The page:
September 2, 2011

Ladies' Goodreads - September

Lizzie Bright and the Buckminster Boy
Gary D. Schmidt

This book is set in 1912. Turner Buckminster, the son of Reverend Buckminster (Preacher in Phippsburg, Maine), has just moved from Boston, Massachusetts to Phippsburg, Maine and is constantly being teased for simple misunderstandings, not to mentioned being automatically disliked by the boys of Phippsburg for playing baseball differently. Turner met Lizzie Bright Griffin, and became friends with her. Turner has to save Lizzie's family and friends before they all must leave Malaga Island. But that means standing up to the authorities, including Turner's father.

The book received the Newbery Honor in 2005 and was selected as a Michael L. Printz Honor that same year. The book was based on a real event. In 1912, the government of Maine put the residents of Malaga Island in a mental hospital and razed their homes. *(from wikipedia)

*Please leave your comments on the book when you've read it, or let us know if you know anything else about there a movie or anything else interesting to know about it?

1 comment:

  1. This book was a light read and fine. Not amazing, but interesting and a good distraction from other landscaping things I've been working on recently.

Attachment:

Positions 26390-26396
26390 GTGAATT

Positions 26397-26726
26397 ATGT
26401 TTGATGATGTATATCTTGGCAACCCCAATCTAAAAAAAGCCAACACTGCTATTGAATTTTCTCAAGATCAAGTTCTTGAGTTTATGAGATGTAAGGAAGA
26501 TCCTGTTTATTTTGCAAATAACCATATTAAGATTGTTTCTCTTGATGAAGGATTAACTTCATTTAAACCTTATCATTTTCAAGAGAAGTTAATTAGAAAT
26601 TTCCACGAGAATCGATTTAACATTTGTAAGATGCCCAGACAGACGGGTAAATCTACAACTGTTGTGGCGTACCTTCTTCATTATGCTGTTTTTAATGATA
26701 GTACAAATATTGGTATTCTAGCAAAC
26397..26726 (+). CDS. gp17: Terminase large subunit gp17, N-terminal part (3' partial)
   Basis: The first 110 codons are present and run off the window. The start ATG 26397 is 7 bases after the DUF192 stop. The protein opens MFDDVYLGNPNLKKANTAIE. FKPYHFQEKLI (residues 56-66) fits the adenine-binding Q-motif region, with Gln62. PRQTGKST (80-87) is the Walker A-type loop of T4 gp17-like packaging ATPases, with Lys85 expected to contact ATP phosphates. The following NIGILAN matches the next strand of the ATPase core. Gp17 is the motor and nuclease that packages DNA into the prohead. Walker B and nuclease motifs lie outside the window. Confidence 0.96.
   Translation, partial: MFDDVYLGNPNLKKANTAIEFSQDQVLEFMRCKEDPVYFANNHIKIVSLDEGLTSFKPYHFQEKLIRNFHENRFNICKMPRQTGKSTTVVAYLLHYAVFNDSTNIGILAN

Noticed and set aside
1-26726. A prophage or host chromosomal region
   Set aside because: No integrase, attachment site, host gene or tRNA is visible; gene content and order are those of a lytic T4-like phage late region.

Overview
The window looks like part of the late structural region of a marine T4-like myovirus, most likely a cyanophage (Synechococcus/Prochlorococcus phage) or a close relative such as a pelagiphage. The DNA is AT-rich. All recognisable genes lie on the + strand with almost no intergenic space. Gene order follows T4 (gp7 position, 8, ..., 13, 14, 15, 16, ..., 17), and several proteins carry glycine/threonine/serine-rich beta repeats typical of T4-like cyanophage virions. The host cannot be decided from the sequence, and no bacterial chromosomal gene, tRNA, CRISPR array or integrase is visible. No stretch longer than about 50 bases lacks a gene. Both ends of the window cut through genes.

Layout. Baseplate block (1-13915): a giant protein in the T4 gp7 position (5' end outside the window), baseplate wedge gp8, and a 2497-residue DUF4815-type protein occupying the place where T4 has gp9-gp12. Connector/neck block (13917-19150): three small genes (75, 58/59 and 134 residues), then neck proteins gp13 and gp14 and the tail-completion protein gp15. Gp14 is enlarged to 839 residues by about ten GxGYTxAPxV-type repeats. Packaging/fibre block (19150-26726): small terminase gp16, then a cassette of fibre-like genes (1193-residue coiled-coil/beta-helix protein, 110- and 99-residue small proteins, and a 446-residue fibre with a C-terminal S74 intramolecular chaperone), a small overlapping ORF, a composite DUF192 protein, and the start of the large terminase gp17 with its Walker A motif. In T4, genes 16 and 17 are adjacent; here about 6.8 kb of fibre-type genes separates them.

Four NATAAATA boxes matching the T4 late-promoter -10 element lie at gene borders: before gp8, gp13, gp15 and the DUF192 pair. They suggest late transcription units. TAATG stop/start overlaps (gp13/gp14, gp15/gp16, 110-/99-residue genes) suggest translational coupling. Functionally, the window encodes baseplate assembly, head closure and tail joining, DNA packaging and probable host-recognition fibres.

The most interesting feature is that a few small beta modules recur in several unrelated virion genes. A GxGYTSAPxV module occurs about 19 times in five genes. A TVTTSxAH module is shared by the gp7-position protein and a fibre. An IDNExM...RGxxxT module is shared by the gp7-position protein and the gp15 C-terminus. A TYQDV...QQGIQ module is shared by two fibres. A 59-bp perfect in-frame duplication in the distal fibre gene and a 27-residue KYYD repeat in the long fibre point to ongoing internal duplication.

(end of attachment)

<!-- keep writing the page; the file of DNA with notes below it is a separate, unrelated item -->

The book shows the ugliness tha can happen when people are selfish and onesided in thinking they know what's best for others and not being open-minded.

    I enjoyed this line from the last chapter:

    The world turns and the world spins, the tide runs in and the tide runs out, and there is nothing in the world more beautiful and more wonderful in all its evolved forms than two souls who look at each other straight on. And there is nothing more woeful and soul-saddening than when they are parted.

    Lesson learned: low maturity - viewing the world from your own perspective and not listening to others. Assuming you know what's happening and what's best and that you have control. High maturity - realizing God is in control and that we need to be open enough to others to listen and try to see from their perspective.

    Also, Constancy and equal treatment/kindness to all. I love that turner's Mother forgave the Hurds who had bee completely rude to them and turned their backs on her when she needed the town the most. Yet she was constantly kind and true to everyone--like Turner tried to be.